By the 12th century awareness in the Muslim world set in that these compendia were too large to be really useful for ready reference. Consequently, epitomes of al-Qanun were produced to make the ideas more quickly accessible, and commentaries were written to clarify the contents. The most popular of all the epitome of al-Qanun was that called Kitab al-Mujaz fil Tibb or the Concise Book in Medicine. It was written in Syria by ibn-al-Nafis, who died in 1288.
Ibn-Sina begins his book al-Qanun by defining medicine by saying: Medicine is a science, from which one learns the states of the human body, with respect to what is healthy and what is not, in order to preserve good health when it exists, and restore it when it is lacking.
Al-Qanun consists of five books, the first is concerned with general medical principles, the second with materia medica, the third with diseases occurring in a particular part of the body, the fourth on diseases not specific to one bodily part (such as fevers), in addition, to traumatic injuries such as fractures and dislocations of bones and joints And the final book contains formulas giving recipes for compound remedies.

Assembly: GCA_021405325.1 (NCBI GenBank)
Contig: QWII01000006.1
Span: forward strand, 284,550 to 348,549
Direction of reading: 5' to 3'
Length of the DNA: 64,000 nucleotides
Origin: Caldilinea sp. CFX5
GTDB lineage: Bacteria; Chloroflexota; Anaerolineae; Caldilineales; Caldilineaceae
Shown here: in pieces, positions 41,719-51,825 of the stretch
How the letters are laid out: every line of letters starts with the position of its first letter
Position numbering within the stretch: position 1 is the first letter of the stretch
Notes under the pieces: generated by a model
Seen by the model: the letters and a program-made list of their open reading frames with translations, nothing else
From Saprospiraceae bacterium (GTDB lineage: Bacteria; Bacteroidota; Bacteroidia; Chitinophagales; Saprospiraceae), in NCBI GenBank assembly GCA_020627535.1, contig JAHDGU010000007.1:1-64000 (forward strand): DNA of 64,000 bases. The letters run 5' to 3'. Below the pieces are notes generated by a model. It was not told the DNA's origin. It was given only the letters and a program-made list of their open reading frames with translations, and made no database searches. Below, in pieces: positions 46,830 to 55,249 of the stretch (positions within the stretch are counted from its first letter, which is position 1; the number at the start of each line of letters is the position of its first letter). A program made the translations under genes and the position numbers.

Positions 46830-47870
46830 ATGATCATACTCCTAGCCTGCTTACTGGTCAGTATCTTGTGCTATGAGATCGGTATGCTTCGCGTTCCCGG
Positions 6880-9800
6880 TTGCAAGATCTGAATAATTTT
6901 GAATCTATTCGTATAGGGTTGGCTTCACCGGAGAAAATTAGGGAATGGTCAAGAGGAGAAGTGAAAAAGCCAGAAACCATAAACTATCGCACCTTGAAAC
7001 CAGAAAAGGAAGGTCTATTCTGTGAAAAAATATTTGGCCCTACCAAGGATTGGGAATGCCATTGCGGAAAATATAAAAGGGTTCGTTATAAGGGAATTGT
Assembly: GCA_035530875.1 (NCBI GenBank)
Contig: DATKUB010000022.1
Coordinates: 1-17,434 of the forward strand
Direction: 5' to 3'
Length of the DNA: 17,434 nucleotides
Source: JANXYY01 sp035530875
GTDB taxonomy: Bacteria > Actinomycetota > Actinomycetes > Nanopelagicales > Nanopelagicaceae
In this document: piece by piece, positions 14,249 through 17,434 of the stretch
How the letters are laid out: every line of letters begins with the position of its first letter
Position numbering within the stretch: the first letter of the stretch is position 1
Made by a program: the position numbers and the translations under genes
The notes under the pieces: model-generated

Ibn-Sina devoted two treatises in the fourth book of al-Qanun, to fractures. The first treatise is entitled: "Fractures as a Whole", and the second is "Fractures of Every Bone Separately".
In the first treatise, he described the causes, types, forms, methods of treatment, and complications of fractures. While in the second treatise, he determined the special characteristics of fractures of each bone.
The first treatise: Fractures as a Whole